After our fascinating study on Rahab, we move on to another fascinating character: Mary Magdalene. I’ve got to be honest – my knowledge of Mary Magdalene is probably shaped more by musicals like Jesus Christ Superstar or even by the Da Vinci Code novels than any real study of her.
Our first verse is from Luke, and is the first time we hear about Mary Magdalene.
There is absolutely no doubt that Mary Magdalene becomes one of Jesus’s closest followers. After his crucifixion, she is ready to anoint his body properly for burial. Instead, she is one of the first to witness the risen Christ. Surely, she is an incredible figure. Yet there seems to be a sense of shame about her. She is often confused with Mary of Bethany (Mary and Martha) or the “sinful woman” who anoints Jesus with perfume.
Healed from possession
Instead, we are told that she is a woman who has been healed by Jesus. Seven demons had gone out of her. We presume that Jesus drove these demons out of her. Let’s just imagine that for a moment. Possessed by seven demons? That is absolutely terrifying. Perhaps this is why she was such a source of shame and scorn.
A woman of means
Yet further on in the verse, we are told that, with two other women, she provided for Jesus and the disciples. So she was a woman of means. A woman of significant means, if she could help to provide for Jesus and the disciples. We don’t know if she had her own business or if it was family money, but she was certainly fairly wealthy.
Not only that, but Mary Magdalene is listed first out of Jesus female followers – a pattern that is repeated in later accounts. This implies she is the most important of his female followers, and perhaps a leader amongst them.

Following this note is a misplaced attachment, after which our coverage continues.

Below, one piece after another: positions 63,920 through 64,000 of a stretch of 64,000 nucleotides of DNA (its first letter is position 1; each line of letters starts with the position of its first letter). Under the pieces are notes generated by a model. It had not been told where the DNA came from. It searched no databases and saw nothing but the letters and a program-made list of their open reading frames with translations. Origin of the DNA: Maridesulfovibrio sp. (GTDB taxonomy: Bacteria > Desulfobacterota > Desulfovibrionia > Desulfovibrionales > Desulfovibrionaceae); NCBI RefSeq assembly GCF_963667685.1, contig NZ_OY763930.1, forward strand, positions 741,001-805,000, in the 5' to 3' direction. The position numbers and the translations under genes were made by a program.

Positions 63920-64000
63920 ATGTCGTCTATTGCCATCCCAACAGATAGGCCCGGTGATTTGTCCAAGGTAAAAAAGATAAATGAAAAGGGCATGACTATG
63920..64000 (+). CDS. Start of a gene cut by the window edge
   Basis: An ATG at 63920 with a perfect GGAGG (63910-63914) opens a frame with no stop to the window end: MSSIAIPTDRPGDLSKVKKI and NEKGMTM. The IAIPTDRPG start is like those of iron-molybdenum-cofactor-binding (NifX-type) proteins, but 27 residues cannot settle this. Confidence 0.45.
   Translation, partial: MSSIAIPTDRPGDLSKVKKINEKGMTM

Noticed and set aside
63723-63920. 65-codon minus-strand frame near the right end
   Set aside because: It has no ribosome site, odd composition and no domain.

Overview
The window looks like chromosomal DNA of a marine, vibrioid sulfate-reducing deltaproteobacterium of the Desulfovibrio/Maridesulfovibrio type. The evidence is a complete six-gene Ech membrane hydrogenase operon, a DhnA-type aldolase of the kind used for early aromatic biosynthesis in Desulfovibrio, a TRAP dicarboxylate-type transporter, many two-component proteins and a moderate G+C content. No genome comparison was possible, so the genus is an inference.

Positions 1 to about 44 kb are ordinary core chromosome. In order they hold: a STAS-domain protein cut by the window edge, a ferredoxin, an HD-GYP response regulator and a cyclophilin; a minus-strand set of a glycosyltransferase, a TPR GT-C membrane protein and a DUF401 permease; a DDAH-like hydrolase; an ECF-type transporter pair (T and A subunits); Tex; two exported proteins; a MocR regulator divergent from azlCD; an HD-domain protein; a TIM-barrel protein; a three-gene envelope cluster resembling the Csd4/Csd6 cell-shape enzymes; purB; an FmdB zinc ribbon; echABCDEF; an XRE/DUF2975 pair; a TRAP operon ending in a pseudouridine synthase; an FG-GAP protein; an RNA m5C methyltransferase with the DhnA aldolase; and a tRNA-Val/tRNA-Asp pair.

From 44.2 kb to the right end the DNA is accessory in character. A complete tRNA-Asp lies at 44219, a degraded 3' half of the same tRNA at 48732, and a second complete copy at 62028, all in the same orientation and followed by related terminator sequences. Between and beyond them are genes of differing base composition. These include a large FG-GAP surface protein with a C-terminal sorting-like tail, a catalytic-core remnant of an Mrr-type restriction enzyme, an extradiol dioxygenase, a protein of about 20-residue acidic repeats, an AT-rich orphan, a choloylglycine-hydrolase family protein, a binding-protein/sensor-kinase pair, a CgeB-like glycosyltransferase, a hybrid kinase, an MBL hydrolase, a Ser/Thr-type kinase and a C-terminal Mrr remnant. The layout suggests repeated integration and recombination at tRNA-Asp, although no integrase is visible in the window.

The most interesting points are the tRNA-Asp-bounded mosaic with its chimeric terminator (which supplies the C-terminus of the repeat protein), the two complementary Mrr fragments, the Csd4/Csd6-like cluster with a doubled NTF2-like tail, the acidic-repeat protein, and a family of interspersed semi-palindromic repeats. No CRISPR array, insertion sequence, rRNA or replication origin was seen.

A woman transformed
Let’s go back to the idea that she was possessed. A significantly wealthy woman, possessed by seven demons, so clearly traumatised. She’s healed by Jesus. As a result, she becomes his devoted follower, supporting his ministry financially and travelling with him, staying close to him through his death and resurrection.
That’s an incredible transformation – a real example of Jesus’ amazing power to transform lives.
Honestly? I know we’ve got Mary Magdalene wrong. She was not a shady figure who didn’t know how to love Jesus. Instead, she was a woman whose life was transformed by the healing power of God. She became one of his closest followers, and perhaps, in looking at how Jesus treated Mary Magdalene, we can see something of how he loves us too.
Next week, we look at Mary Magdalene at the cross: Near the cross of Jesus stood his mother, his mother’s sister, Mary the wife of Clopas, and Mary Magdalene. John 19:25. I really hope you can join us for the discussion.